Compensation for Workplace Amputations to Fingers and Other Body Parts

Find out your compensation options in addition to workers’ comp benefits for losing a finger or other body part at work.

Employees working with moving machinery are most at risk for amputations. However, amputations can and do occur in every kind of workplace.

OSHA receives reports of an average of seven amputations each day from only 26 states. ¹ 

The actual number is believed to be much higher, with some sources estimating as many as 29 workplace amputations happening daily.

The vast majority of workplace amputations involve fingers, with about 10 percent of amputations reported for a combination of hands, toes, feet, and other body parts.

Loss of fingers or other body parts are life-changing injuries. You’ll be dealing with medical treatment, psychological adjustment, and long-term disability from your loss. What about your financial future?

Workers’ compensation insurance pays benefits to employees injured on the job. Depending on the circumstances and severity of your workplace amputation injuries, you may have additional options for financial compensation.

Workers Comp Wage Replacement

Employees can expect their injury-related medical bills to be paid and to receive at least a portion of their base pay from their employer’s workers’ compensation insurance.

Never trust the workers’ comp insurance company to calculate correctly how much your weekly wage benefit will be. More often than not, they get it wrong, and the mistake won’t be to your benefit.

Each state has its own wage replacement formulas and payment limits. It’s up to you to make sure your base pay is calculated correctly.

In most states, your base pay is based on an average of your weekly pay for the prior 52 weeks. Demand a copy of your wage history information used by the insurance company. Look it over carefully.

  • Are there weeks missing? If you had a seasonal layoff, those weeks should probably not be included in the calculation.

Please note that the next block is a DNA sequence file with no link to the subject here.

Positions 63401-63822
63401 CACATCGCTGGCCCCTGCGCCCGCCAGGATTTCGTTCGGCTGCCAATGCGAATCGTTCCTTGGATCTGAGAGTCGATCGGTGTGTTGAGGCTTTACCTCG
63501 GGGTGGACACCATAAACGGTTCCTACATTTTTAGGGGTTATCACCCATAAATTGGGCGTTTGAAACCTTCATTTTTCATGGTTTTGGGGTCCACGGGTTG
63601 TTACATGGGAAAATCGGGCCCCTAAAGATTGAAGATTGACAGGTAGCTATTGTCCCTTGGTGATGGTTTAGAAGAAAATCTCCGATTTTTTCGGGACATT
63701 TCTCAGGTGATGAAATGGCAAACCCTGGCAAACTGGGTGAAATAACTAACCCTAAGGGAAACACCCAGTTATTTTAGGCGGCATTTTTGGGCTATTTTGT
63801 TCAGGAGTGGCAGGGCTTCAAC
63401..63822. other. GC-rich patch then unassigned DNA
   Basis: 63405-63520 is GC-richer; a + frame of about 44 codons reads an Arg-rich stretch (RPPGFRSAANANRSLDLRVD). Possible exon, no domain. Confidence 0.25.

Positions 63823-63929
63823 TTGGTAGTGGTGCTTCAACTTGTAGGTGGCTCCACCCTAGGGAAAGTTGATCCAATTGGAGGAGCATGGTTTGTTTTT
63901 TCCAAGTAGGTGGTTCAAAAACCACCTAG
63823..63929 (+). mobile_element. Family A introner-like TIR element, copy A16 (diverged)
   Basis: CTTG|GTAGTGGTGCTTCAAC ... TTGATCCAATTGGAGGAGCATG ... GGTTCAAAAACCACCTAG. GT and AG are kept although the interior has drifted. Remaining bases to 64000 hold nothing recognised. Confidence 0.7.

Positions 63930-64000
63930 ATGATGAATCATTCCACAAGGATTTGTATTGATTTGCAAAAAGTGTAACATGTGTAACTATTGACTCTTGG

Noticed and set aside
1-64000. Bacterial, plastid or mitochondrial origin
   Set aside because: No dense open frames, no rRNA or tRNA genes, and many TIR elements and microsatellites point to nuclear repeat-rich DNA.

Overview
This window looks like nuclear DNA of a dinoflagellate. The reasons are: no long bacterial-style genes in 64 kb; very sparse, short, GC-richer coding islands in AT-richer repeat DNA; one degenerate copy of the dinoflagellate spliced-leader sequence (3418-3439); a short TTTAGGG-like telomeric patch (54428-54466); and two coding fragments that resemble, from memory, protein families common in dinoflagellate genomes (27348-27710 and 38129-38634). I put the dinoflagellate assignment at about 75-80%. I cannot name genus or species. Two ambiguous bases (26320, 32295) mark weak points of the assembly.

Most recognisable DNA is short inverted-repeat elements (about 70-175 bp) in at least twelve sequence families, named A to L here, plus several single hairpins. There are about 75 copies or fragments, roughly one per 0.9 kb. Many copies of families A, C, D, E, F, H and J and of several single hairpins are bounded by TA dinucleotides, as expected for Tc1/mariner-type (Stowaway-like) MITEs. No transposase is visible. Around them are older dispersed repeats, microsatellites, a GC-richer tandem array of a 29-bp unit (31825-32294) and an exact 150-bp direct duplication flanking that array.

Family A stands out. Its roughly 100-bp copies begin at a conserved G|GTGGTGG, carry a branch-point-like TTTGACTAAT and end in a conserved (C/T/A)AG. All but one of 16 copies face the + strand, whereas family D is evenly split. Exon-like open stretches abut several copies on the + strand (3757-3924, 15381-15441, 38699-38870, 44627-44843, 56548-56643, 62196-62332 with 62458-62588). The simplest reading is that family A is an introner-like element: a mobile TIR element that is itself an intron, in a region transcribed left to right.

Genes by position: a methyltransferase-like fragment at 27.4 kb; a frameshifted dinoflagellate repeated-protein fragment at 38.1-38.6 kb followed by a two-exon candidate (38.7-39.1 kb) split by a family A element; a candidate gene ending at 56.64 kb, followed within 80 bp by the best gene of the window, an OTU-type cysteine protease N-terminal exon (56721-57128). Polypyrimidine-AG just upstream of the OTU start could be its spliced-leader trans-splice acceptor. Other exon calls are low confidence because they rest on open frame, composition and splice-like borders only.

• Are the amounts correct, including raises, gas allowances, and overtime?
  • Did you change from hourly to salaried?  If so, was the salaried amount correct?

Your wage replacement benefit is typically two-thirds of your base pay, subject to maximum limits. If your average weekly gross pay (before taxes and deductions) was $900, two-thirds would be $600.

Each state has a weekly maximum workers’ comp benefit, meaning that’s the most you can get, even if you earned very high wages before your injury. State maximums can range from approximately $780 to over $1300 per week.

Find out your maximum weekly wage benefit with this SSA Chart of States’ Maximum Workers’ Compensation Benefits.

Once your weekly benefit amount is locked in, that amount will be the basis for any later disability payments or settlements from worker’s comp. Make sure it’s right.

If the workers’ compensation insurance company won’t explain their calculations or refuses to change errors, contact a worker’s compensation attorney to help you with your case.

Specific Loss Lump-sum Settlements

Workers’ compensation statutes generally classify an on-the-job loss of a finger or other body part as a “specific loss.” In the case of finger amputation, specific loss means the use of all or part of your finger is lost forever.

To address specific loss claims, each state has a specific loss rating schedule.

Your workers’ comp loss schedule will depend on the state where you work. You can get your state’s loss schedule from your State Worker’s Compensation Office.

Insurance companies use the schedule to determine pre-set, lump-sum payments for workers whose body parts have been amputated, or otherwise made unusable, as a result of their injury.

Lump sum payments can vary, even for the loss of the same body part. In many states, the lump sum is a multiple of your weekly wage benefit, multiplied by your loss-of-use percentage.

Example of a specific loss payment calculation:

Sam lost part of his index finger in a machine accident at work. His doctor determined Sam still has 50 percent use of his finger since Sam can still bend it now that it’s healed. His loss of use is 50%

Sam’s weekly workers’ compensation wage benefit is $600.

For this example, a lost finger qualifies for a lump sum equal to 10 benefit weeks multiplied by the loss of use rating.

10 x $600 = $6,000.

$6,000 x 50% = $3,000

Sam is entitled to a lump sum of $3,000 for his finger amputation.

The specific loss payment is separate from other workers’ compensation benefits.

Workers’ comp benefits generally won’t include payment for pain and suffering or emotional distress.

Workers’ Comp Permanent Disability

Finger injuries that result in amputation are usually considered a permanent partial disability. A permanent partial disability doesn’t leave the worker totally unable to work.

While the finger loss may make it impossible to resume previous job duties, a worker may be successful in a different job that can be done despite the injury.

Unfortunately, there’s no guarantee an employer will have a suitable job for a returning disabled worker. Unless you have a contractual relationship with your employer, or company policy states otherwise, you may have no choice but to seek employment elsewhere.

Example: Office Worker Loses Finger